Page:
Reliance D6 gas output may fall way short of target

Richa Mishra Anand Kalyanaraman Chennai | Updated on March 12, 2018

India's Reliance Industries KG-D6's control and raiser platform is seen off the Bay of Bengal in this undated handout photo. India's Reliance Industries Ltd resumed crude oil production from its east coast MA-1 field on March 8 following an emergency shutdown in December, Upstream Regulator V.K. Sibal said on March 12, 2009. REUTERS/Reliance Industries/Handout (INDIA ENERGY BUSINESS) FOR EDITORIAL USE ONLY. NOT FOR SALE FOR MARKETING OR ADVERTISING CAMPAIGNS   -  REUTERS

D1, D3 production down to 21 mmscmd from 60 mmscmd in 2009

The Krishna-Godavari D6 block operated by Reliance Industries Ltd may not be able to produce more than 40-50 million standard cubic metres a day (mmscmd) natural gas without new discoveries, a significant drop from earlier estimates.

Though there were reports of the block’s output hitting 120 mmscmd, the company maintained that no such estimation had been made. RIL had said the facility for producing 80 mmscmd was so designed that future facilities could be integrated with it to deliver 120 mmscmd natural gas.

A senior company official said the fall in output was mainly on account of continued drop in production from the largest producing fields (D1, D3) in the block. The output from D1, D3 and MA fields in the block today stands at about 21 mmscmd after hitting a peak of 60 mmscmd in end-2009. This output is expected to decline further.

Earlier, Reliance and its partners in the block — BP and Niko Resources — were looking at producing 80 mmscmd from D1 and D3 fields alone and the remaining was to come from other discoveries in the block taking the total to 120 mmscmd. Under the circumstances, even if the newer finds — the four satellite fields coupled with R-Series discovered in the D6 block — go on stream, these can together add about another 30 mmscmd, an official told Business Line. Reliance is targeting 2015-16 to bring the satellite discoveries on stream.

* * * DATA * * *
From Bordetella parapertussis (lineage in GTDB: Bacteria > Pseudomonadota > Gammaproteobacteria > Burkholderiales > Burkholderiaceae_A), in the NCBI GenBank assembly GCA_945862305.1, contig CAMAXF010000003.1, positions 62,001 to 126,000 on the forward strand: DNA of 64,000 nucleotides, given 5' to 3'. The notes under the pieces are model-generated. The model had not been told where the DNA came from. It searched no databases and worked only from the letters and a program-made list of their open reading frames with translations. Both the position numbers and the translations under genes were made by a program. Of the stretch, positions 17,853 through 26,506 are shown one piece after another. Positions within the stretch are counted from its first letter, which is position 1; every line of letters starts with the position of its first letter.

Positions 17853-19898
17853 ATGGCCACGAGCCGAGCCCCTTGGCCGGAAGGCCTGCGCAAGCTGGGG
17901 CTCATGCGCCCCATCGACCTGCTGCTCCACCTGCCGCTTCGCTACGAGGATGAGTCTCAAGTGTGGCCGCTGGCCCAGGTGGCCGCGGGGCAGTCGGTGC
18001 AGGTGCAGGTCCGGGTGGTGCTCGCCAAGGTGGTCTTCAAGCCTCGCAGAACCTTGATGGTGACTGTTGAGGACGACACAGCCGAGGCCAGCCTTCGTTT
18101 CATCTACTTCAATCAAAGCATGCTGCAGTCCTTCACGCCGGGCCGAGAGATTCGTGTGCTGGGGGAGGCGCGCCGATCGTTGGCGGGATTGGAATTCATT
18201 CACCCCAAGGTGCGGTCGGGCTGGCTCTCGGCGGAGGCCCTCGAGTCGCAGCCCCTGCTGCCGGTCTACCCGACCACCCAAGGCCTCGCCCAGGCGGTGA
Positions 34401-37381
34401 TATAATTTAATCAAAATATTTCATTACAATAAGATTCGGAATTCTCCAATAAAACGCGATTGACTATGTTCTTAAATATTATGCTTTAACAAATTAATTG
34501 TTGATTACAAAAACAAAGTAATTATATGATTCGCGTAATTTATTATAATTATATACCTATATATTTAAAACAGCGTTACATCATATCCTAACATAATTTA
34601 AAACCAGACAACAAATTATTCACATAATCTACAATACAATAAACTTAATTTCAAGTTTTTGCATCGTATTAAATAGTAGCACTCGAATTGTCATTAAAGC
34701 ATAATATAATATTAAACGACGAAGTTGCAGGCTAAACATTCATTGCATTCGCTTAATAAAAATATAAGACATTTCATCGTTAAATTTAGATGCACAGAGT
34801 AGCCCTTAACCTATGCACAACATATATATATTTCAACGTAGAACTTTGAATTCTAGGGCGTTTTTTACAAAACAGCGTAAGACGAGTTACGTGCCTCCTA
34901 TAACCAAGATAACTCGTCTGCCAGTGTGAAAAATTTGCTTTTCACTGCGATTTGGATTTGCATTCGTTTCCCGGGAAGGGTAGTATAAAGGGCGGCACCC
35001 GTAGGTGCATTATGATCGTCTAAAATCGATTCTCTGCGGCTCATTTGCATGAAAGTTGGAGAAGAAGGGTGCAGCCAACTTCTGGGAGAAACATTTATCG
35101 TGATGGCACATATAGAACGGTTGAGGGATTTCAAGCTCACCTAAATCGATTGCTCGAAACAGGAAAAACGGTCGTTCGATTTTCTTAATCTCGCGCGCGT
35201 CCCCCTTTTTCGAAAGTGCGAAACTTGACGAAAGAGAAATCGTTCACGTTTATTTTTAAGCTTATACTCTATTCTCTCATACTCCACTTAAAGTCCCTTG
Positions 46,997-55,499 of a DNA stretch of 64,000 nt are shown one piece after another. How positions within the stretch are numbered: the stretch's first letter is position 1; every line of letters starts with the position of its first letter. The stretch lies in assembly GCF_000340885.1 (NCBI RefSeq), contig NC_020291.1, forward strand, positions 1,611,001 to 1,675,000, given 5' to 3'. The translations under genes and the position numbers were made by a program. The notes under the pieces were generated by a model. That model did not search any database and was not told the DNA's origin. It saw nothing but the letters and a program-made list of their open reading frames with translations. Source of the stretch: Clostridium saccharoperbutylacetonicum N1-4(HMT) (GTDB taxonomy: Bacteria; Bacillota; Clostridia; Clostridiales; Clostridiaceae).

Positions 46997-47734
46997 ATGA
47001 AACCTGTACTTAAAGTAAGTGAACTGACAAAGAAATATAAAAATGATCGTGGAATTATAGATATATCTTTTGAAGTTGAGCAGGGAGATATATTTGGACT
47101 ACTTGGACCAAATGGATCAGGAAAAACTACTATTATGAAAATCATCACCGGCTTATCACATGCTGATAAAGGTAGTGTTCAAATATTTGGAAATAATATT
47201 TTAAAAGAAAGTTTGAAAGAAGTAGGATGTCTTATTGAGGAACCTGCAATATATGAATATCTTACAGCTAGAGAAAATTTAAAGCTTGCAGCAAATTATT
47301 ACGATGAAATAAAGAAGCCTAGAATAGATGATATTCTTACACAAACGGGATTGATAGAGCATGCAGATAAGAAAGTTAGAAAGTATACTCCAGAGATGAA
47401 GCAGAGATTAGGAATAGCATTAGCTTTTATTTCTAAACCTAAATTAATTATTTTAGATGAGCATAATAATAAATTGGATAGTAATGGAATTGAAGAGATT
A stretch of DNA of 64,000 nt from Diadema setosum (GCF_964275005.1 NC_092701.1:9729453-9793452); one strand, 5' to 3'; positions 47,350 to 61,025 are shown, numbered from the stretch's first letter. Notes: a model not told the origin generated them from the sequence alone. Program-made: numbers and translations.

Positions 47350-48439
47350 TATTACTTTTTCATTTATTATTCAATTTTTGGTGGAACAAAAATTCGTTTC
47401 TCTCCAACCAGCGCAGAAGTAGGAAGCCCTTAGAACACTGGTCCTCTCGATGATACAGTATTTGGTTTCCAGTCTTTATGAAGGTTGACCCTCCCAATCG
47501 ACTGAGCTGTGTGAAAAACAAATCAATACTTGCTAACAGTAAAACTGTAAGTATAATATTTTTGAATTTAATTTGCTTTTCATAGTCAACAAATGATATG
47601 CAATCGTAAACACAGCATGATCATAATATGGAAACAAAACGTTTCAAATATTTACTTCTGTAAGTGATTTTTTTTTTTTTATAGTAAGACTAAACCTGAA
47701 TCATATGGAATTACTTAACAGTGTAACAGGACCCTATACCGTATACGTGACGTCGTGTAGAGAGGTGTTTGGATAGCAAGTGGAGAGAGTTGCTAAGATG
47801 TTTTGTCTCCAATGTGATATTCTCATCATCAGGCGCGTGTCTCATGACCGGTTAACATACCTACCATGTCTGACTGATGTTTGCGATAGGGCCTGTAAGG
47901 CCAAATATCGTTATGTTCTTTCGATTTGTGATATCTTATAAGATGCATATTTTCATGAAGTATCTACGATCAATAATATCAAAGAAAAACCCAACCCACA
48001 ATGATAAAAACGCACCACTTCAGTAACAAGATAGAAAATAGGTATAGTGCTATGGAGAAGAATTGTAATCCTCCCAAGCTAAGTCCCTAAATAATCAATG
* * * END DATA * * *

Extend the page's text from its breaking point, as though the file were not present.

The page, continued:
Reliance and its partners are also optimistic about the MJ1 discovery in one part of the producing gas fields (D1 and D3). They feel that MJ1 could have significant gas reserves and if mandatory approvals are attained, then it can add to the output. The contractors have written to the Petroleum and Natural Gas Ministry to allow it to go ahead with drilling the MJ1 well. The well, according to the contractor, is a critical piece in its plan to increase production from the block.

With MJ1, the contractors are looking at adding another 10 mmscmd.

This along with other discoveries may take the total output up to 50-60 mmscmd, sources said. On the drilling activity (G2 well) in D6 block which started on December 2, the official said the drilling is expected to be completed by the end of this week. RIL and its partners started drilling work in one of the satellite fields after a lull of almost 15 months.

D1-D3 fields fall in North-West area of the block, while this satellite is North of D1-D3 and closer to ONGC’s KG-DWN-98/2. The well G2 is in D19 satellite discoveries in the block.



Published on January 07, 2013

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